For Web travelers seeking to lighten their load of usernames and passwords, help has generally been slow to arrive. Some relief for the forgetful has come in the form of functions — installed on popular operating systems — that serve to ease the mental burden of those surfing from a single computer.
“Microsoft and Apple both offer effective password wallets as part of their operating system architecture,” Gartner research director Ray Wagner told the E-Commerce Times. “They seem to be working very well.”
But carrying those passwords to other PCs and devices remains a big challenge for users. While corporate users generally have more options in this area — because of the wide array of products specifically designed for managing access to corporate networks — consumer choices have been more limited.
“Users already have their browsers’ remember-this-password features,” Forrester analyst Laura Koetzle told the E-Commerce Times. “Microsoft’s Passport attempted to tackle [the issue of password portability], but it hasn’t seen enormous uptake from consumers.”
Other proprietary products are designed to function like digital wallets, with various options for storing and retrieving data on the go. For example, Arizona-based Selznick Scientific Software sells a product called PasswordWallet, which lets Palm OS users synchronize passwords with those stored on their PCs.
PasswordWallet lets users encrypt their passwords with a 448-bit key — a strong level of encryption — and set up a single master password to access all others.
Wallets and Keys
Wallet services — like the one offered by Gator — have also been seeing increased demand as more users come online. Gator currently claims to have 8 million people using its free browser add-on, called eWallet. The software automatically fills out forms and login screens, and it can compare prices when users shop online.
Relief from password overload can also be found in hardware. According to Jon McCown, a security researcher at TruSecure Corporation, several companies are offering access devices that are small enough to be carried on a key chain.
These security keys are designed to contain passwords and other user data. The devices work like a bank ATM card. The user inserts the key into the computer’s universal serial bus (USB) port and then accesses files or Web sites once the computer recognizes the key’s clearance level.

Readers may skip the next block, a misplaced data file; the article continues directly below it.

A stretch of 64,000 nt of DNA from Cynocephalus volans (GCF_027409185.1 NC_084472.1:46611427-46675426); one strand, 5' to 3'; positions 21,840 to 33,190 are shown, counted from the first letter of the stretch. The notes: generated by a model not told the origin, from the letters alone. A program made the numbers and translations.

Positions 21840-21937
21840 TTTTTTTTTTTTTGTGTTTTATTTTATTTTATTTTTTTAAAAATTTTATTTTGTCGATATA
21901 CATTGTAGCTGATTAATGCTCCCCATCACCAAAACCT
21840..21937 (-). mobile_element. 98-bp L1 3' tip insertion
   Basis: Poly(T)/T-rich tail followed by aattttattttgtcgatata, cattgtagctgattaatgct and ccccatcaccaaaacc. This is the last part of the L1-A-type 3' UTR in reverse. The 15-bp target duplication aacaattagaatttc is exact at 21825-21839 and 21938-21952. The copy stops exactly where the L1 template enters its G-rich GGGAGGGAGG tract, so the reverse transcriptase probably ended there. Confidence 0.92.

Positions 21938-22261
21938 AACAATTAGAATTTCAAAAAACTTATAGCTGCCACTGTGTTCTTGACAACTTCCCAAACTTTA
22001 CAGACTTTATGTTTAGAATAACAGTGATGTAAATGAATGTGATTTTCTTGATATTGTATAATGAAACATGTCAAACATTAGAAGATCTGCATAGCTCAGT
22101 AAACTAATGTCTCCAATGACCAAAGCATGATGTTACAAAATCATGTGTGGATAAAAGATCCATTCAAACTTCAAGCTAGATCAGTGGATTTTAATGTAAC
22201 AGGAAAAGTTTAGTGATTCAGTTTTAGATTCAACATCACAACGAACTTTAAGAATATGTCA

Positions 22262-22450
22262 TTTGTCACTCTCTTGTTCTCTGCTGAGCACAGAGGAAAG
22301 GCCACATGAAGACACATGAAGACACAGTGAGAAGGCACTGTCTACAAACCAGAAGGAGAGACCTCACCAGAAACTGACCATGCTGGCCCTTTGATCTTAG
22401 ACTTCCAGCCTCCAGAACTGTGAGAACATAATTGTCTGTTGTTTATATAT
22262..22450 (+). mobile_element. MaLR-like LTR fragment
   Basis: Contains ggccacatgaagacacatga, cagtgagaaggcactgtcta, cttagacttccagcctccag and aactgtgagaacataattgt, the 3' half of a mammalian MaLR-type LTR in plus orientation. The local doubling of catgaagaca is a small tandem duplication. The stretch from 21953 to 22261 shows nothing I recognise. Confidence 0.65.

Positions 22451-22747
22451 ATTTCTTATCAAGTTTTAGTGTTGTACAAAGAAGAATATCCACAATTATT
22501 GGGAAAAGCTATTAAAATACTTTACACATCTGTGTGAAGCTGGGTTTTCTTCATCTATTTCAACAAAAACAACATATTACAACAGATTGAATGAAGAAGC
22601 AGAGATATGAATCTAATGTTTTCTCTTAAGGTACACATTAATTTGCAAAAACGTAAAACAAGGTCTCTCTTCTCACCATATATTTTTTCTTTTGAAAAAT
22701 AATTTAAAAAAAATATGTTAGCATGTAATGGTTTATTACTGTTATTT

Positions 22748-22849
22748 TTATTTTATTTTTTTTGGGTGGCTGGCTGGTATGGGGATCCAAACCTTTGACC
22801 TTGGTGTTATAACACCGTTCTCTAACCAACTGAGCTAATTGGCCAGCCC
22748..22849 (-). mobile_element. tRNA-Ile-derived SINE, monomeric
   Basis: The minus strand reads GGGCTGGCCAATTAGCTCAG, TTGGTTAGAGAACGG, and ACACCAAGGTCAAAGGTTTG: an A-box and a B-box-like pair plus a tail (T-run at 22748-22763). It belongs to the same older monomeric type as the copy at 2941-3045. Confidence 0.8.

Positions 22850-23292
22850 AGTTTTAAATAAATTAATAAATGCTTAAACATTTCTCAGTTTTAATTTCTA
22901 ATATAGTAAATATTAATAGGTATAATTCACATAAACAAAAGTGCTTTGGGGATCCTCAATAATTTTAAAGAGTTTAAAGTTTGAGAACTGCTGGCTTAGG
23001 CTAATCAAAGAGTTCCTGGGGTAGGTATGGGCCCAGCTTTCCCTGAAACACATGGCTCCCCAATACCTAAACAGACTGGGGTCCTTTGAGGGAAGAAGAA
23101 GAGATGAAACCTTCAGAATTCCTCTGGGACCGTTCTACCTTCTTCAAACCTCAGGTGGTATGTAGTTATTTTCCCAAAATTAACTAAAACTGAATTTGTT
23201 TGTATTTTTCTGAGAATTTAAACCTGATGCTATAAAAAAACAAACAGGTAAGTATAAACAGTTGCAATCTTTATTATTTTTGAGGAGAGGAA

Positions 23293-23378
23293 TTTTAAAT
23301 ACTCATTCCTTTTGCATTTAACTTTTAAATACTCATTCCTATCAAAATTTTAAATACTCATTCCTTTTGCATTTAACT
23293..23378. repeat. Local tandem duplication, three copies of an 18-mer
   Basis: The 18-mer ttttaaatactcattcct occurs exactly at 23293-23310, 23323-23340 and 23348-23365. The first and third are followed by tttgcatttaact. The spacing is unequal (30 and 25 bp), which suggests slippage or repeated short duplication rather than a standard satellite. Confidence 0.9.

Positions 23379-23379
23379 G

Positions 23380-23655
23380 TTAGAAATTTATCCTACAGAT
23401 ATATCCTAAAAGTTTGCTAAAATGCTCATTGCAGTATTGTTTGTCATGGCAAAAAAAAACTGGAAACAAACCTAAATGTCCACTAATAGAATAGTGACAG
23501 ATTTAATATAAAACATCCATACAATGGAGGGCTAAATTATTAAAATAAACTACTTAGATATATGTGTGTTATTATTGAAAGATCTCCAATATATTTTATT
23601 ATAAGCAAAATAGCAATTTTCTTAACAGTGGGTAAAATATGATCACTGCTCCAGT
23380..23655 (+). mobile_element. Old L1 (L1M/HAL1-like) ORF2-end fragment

“The key interacts with software installed on the computer that allows it to talk with your key,” McCown told the E-Commerce Times. The key system can be used at any computer with the recognition software installed.
Relief a Year Away
However, by and large, most of the technologies now in use are geared toward helping users store their login information on a single home or laptop computer. Those who need mobile services that let them automatically log in to their accounts from any location, without having to retrieve passwords from their home PCs, will likely have to wait another year.
Gartner’s Wagner said that portable password management should become available by the end of 2003. “By then, there might be a system in place where you can have automatic password entry on several sites, provided you have been verified at one other site that is affiliated with them,” he said.
One potential roadblock to portable password management is that the business and development communities have not yet agreed on technology standards to make passwords portable and secure.
Liberty vs. Microsoft
The central debate over the portable-password issue has been between Microsoft and the Liberty Alliance, a group of more than 60 business and consumer organizations — including firms like HP, Sun Microsystems, GM and American Express. The Liberty Alliance opposes any plans to centralize passwords and other personal data through a proprietary service like Microsoft’s Passport.
The Liberty Alliance recently introduced “open federated network identity specifications” to provide simplified logins through opt-in account linking, a technique that would letusers link their login accounts to various identity-verification providers.
Once a user’s accounts are “federated,” that person would then be able to log in and authenticate at one linked account, then navigate to another linked account without having to log in again. And companies that link accounts would be able to communicate the type of authentication required for logging in.
Once a user logs out of the site where the initial login took place, the technology would automatically log the user off all other linked sites.
Responding to ongoing controversy over Passport, which is part of Microsoft’s overall .NET Web services strategy, Microsoft recently announced its own software for sharing information between corporate sites. Called TrustBridge, the software will let businesses share user identity information between applications.
The ultimate solution likely hinges on whether Microsoft and the Liberty Alliance can reconcile their differences.
Wagner said that a promising route to true password portability might be a technology called Security Assertion Markup Language (SAML), which is based on XML. With SAML, security information is expressed in the form of assertions about subjects that have an identity established within a given security domain, much like the new Liberty Alliance specification.
In the meantime, in the absence of any agreement between the major password-management players, smaller vendors like Gator and Selznick will likely continue to improve their software with better encryption and additional features to help more users find their way out of the password-management jungle.